The Benefits of Artificial Intelligence
Last post, I touched on some of the potential dangers of Artificial Intelligence (AI) development, and gave a basic explanation of how AI works. Although the post didn’t conclude that we are all going to be gunned down by terminator-style robots, there were plenty of things to worry about.
But AI isn’t all bad. And this time, I’m going to address some of the potential benefits of AI development. Some of these things are already in use, and some of them may come to fruition in the near and far future.
If you haven’t seen my previous post which explains basic AI, machine learning, and deep learning, check it out before continuing.
The first benefit that we are seeing in modern societies already is the placement of machines in jobs with menial tasks. Let’s face it, most of us didn’t grow up hoping to be a cashier one day (apologies if you did). Many jobs are already being taken by machines and this will only continue as it becomes cheaper and cheaper to produce such machines. This frees up humans to fulfill deeper meaning in their lives.
For example, if machines are doing all the hands-on jobs, this allows humans to do jobs in which more abstract thinking is involved. This may be seen as a potential drawback as well, as some people enjoy and thrive in jobs like these. But in general, these jobs can be and most likely will be done by machines in the future, and the sooner we commit to this future, the better prepared the next generation will be.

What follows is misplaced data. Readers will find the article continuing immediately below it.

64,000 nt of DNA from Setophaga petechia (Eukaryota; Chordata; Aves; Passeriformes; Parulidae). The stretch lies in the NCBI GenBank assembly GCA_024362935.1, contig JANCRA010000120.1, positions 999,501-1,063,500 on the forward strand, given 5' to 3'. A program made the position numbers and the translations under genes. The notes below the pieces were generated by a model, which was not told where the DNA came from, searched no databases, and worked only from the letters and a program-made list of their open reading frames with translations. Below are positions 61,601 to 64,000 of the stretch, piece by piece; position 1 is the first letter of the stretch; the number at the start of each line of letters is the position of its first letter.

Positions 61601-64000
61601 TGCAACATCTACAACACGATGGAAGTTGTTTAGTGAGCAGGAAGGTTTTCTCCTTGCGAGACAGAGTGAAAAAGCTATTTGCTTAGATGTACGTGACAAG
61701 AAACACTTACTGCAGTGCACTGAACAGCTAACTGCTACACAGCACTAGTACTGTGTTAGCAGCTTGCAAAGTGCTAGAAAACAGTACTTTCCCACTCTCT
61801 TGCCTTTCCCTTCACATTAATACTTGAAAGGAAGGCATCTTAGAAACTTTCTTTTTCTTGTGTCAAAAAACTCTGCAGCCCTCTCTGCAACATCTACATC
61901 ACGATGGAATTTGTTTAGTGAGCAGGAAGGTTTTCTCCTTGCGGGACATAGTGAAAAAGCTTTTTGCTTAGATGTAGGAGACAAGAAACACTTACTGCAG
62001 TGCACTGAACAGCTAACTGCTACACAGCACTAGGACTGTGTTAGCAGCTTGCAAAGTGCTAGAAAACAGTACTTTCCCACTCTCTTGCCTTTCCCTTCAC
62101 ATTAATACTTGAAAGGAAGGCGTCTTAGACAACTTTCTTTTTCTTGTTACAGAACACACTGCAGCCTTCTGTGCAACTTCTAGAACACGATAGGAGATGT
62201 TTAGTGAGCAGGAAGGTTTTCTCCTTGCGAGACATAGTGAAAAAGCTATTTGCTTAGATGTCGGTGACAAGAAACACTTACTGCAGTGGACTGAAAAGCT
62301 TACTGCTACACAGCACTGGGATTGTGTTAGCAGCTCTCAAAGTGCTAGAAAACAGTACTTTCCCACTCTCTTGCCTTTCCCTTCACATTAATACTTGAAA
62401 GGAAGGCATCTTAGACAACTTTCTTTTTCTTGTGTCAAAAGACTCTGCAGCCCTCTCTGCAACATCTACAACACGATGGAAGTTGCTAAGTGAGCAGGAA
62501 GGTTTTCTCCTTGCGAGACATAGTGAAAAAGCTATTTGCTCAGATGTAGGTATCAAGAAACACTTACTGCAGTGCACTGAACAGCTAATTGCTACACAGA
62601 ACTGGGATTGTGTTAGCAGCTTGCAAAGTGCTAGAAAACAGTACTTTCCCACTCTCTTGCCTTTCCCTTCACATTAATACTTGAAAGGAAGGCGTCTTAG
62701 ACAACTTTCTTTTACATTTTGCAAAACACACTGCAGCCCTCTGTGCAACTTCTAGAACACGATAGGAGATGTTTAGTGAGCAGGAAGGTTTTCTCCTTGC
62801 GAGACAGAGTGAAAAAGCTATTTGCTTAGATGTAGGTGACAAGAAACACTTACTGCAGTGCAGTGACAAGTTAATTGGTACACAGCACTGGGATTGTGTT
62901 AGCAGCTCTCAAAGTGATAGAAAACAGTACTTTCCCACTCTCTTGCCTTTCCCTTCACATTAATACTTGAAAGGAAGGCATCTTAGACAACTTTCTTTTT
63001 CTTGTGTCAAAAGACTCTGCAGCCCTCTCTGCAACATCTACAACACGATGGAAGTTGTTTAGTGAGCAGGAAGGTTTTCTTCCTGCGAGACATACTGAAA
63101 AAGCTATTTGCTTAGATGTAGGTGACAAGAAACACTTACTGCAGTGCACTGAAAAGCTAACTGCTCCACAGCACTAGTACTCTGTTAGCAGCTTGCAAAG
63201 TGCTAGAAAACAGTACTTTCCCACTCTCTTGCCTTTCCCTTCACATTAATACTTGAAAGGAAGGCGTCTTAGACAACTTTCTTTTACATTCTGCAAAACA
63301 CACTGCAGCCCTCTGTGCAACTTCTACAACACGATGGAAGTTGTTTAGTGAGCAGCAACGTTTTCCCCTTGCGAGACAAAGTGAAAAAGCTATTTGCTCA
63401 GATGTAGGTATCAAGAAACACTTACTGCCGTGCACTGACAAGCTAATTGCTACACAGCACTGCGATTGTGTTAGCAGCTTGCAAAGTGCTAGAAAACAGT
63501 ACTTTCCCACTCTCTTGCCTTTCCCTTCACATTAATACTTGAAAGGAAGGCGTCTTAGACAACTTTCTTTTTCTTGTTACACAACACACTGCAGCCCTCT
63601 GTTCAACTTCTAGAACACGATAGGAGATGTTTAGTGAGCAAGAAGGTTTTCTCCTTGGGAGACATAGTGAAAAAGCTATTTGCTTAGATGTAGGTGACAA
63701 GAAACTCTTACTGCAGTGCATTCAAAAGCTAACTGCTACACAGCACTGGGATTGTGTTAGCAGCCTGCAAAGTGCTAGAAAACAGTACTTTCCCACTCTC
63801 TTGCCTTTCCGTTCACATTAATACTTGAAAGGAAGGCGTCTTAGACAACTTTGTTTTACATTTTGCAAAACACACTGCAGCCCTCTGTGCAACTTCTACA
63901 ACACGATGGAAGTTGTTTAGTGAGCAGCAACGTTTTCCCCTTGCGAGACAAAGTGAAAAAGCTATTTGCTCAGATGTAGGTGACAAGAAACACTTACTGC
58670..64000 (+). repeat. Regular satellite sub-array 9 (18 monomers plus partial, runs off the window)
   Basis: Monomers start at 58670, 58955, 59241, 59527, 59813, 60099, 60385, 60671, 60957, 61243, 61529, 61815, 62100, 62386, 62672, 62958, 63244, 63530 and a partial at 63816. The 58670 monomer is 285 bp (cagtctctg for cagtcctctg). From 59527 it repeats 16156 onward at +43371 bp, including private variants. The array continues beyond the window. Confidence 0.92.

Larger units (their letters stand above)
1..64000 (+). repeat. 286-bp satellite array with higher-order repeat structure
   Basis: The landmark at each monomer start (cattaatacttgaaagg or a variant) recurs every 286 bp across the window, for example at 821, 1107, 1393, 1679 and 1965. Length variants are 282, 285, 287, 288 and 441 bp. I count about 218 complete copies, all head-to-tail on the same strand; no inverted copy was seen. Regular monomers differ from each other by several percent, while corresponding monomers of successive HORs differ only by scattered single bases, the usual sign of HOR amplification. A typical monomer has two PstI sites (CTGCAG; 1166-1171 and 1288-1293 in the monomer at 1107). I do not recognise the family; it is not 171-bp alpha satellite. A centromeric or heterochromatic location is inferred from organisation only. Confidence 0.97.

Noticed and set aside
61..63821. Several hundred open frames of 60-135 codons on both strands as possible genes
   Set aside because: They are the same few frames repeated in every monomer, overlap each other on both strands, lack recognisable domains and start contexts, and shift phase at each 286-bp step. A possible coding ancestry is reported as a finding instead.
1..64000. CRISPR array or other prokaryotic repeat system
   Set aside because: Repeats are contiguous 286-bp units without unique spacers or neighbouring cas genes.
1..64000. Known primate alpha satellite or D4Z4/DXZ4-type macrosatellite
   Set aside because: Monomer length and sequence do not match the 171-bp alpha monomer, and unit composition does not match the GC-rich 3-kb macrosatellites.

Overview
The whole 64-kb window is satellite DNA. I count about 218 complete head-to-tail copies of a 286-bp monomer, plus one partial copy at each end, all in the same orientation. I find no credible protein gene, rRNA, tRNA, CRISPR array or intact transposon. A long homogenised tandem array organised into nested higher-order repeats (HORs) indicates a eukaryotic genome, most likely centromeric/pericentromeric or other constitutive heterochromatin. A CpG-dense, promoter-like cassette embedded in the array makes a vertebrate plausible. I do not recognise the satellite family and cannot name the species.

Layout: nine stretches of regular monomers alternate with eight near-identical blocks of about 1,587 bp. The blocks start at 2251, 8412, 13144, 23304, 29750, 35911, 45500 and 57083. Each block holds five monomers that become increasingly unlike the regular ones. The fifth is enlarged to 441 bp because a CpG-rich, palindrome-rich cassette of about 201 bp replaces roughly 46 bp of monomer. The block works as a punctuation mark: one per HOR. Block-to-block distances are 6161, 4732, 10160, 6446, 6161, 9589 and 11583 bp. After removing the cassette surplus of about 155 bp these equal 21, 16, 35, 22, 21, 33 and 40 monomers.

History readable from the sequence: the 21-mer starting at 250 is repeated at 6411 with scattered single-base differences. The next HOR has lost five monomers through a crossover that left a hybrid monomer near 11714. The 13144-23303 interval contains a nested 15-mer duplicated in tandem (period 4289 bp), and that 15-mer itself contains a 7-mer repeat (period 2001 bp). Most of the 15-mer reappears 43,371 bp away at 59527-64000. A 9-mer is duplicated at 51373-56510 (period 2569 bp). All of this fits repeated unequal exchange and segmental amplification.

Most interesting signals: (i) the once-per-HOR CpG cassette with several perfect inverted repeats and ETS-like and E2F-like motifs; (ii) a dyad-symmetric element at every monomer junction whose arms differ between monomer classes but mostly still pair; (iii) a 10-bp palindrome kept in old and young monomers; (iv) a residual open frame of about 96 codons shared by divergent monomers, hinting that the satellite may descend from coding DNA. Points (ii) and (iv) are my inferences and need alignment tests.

Another business related area that AI is making headway in is refining day-to-day and big picture processes. With advancements in deep and machine learning, AI can create algorithms that can cut out problem areas of businesses. Machines can process information much faster than we can, so if we leave the number-crunching to them, we can save tons of time and resources and spend them on other things. There may be space for human interaction in leading these algorithmic based machines, so we may always have a seat at the boardroom table, but if we leave more work to AI, we can get things done much faster.
There is hope for AI involvement in health care. There are already developments into nanobots that can travel into our bodies and help resolve issues from the inside out. If we can get AI and human doctor collaboration, we may be able to see unimaginable progress in the field of healthcare. This could include AI-run medical studies that target factors that may be overlooked by human biases.
There may be an opportunity to integrate AI into our brains as well. We already have integrated AI in some ways into our brain capacity. Our cellphones are an avenue into most of the information on earth, yet we still remember things that we looked up on the internet and store them in our brains.
Hopefully one day, we can integrate that kind of memory storage into an AI chip in our brain, which could perhaps change the brain structure of humans forever. The human brain has already been shown to be incredibly plastic, so if we can free up the memory part of our brain, we may be able to accomplish more with the extra space we’ve freed up (although this could take a very long time to take shape). This, in my opinion, is one of the most important things AI research and development should strive to accomplish.